The Tiffany Touch exhibit encompassed a variety of Tiffany works, some on public display for the first time in Indianapolis. The materials were from the archives in Parsippany, New Jersey, eight pieces were on loan from the Tiffany & Company, four pieces from the Indianapolis Museum of Art at Newfields, and eleven pieces from our collection. Tiffany works touched the Harrison family with presentation pieces and special gifts. The most prized is the Tiffany peacock-patterned goose-neck Favrile glass vase – a wedding present to ex-President Benjamin Harrison and his second wife Mary Lord Dimmick in 1896, Louis Comfort Tiffany’s mark is engraved near the edge of the base.
Several of the pieces in our collection were special presentations to President Harrison. A Silver Cylinder for the 1889 Centennial was made by Tiffany & Co. and created in a repoussé metalworking technique, meaning that the metal is pushed back. The scroll inside states:
“1789-1889 To Benjamin Harrison President of the United States Ap. 30 1889. The undersigned representatives of many of the Civic, Commercial, Industrial, and Educational Organizations and Bodies of the City of New York on the occasion of this Centennial Celebration of the Inauguration of George Washington, the First President, present anew to the President of the United States in his official capacity their allegiance to the Government, Constitution, and the Laws, with their congratulations upon the completion of a Century of constitutional government, and the progress made in that Century.”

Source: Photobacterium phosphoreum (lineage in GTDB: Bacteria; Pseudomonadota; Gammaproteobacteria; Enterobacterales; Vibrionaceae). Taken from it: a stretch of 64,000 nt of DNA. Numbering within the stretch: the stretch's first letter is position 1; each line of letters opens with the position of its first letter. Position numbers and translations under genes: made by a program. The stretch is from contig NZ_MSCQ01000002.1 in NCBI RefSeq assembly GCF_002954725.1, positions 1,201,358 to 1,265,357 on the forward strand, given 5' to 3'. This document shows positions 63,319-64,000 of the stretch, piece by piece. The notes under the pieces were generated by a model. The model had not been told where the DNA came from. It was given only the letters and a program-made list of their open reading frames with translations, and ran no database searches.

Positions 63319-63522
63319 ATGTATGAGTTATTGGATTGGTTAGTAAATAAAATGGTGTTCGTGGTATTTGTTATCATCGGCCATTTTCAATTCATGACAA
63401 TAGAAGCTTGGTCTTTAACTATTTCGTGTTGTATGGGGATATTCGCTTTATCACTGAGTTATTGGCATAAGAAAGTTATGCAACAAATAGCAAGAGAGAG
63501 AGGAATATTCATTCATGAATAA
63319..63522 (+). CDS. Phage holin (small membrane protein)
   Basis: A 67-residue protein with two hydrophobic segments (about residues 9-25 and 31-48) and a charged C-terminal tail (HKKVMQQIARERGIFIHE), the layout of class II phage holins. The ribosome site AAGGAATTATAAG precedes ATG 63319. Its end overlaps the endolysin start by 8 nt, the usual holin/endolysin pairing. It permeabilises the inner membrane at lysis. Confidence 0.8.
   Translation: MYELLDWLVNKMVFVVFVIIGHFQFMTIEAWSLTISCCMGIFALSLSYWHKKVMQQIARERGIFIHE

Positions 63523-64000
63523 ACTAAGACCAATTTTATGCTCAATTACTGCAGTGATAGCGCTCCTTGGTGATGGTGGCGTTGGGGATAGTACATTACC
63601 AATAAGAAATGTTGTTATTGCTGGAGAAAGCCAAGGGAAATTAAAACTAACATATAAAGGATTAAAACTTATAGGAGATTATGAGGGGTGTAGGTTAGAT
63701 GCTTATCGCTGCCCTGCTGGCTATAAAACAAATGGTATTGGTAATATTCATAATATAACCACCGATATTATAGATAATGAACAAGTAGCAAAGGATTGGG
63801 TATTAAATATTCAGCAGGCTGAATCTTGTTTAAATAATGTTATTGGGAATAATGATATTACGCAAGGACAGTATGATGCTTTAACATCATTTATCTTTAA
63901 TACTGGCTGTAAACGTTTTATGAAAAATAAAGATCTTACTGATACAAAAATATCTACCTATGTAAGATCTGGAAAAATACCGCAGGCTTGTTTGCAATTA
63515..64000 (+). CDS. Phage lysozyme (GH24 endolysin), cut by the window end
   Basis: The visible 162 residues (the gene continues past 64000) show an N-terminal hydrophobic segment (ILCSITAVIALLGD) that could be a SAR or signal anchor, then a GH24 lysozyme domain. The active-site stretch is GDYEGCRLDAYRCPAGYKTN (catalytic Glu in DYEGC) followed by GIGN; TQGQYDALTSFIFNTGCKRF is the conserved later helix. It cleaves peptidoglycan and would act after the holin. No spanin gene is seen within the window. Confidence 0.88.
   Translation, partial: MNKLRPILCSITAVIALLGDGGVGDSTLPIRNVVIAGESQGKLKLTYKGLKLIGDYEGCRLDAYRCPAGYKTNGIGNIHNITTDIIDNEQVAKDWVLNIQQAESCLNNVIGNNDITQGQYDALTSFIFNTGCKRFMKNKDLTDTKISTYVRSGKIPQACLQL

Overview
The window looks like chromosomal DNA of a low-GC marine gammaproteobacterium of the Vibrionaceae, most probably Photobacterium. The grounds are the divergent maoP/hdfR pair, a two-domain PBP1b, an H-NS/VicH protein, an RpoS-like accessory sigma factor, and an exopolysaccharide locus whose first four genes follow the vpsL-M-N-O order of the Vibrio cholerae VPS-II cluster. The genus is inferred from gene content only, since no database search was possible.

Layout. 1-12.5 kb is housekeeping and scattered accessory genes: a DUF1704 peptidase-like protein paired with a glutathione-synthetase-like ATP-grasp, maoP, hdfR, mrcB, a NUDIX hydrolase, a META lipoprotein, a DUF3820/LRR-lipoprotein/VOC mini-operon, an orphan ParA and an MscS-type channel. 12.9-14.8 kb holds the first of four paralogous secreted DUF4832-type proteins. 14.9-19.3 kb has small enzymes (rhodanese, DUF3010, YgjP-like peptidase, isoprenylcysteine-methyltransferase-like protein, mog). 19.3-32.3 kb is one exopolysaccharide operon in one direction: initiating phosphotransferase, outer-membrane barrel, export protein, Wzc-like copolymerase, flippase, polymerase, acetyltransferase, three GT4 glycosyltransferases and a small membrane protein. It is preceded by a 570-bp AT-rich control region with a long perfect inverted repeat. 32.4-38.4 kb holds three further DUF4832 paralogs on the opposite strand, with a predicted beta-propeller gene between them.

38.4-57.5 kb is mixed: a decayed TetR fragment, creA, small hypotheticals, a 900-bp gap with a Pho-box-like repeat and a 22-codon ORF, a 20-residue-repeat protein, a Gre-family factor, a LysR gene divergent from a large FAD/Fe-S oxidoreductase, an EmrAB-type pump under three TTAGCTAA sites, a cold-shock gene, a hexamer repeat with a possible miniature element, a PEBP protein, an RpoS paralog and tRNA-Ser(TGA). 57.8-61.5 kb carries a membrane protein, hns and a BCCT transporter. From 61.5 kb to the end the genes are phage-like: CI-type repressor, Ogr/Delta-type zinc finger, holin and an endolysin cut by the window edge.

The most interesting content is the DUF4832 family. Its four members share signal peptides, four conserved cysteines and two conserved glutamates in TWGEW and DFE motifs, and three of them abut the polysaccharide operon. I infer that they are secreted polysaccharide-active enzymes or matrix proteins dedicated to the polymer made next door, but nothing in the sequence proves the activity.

Following this statement are signatures of representatives from many of the Civic, Commercial, Industrial, and Educational Organizations and Bodies of the City of New York, including Andrew Carnegie—president of the Oratorio and Symphony Societies and C.L. Tiffany—Manufacturing Silver Smiths. The bottom of the cylinder is marked “Tiffany & Co., Sterling Silver” and states, “This cylinder was made and inscribed in less than a week’s time.”
The New Jersey Historical Society was involved throughout the 1889 Centennial Celebration. In January 1889, they resolved that a medal be struck commemorating the centennial of the inauguration of George Washington. A design would be selected and strikings in gold, silver and bronze would be made. Tardier, the engraver and Tiffany & Co., were engaged to manufacture dies for the medal.
A mistake in the quotation from Washington struck on the first medal was discovered. Illness of the engraver and the need to correct the mistake held up the production until 1894. In the Society’s January 1894 minutes it was resolved that in carrying out the Society’s 1889 resolution, Number 1, being struck in gold, would be presented to ex-President Benjamin Harrison, President of the United States during the Centennial year. The Society sold copies in silver for $10.00 and in bronze for $2.50 to members. It is believed that a total of 72 medals were minted by Tiffany & Co. There were twenty-one silver medals, seventy bronze medals, and only one in gold presented to President Harrison in 1895.
The Centennial Committee commissioned Augustus Saint-Gaudens, a renowned sculptor, to design a special medal honoring George Washington. His assistant Philip Martiny executed the piece, and it was cast by the Gorham Company of New York. This bronze medal (115 mm) was sold to the public. Then the Centennial Committee contracted with Tiffany & Co. to make for its members a ceremonial badge using a smaller version of Saint-Gaudens design.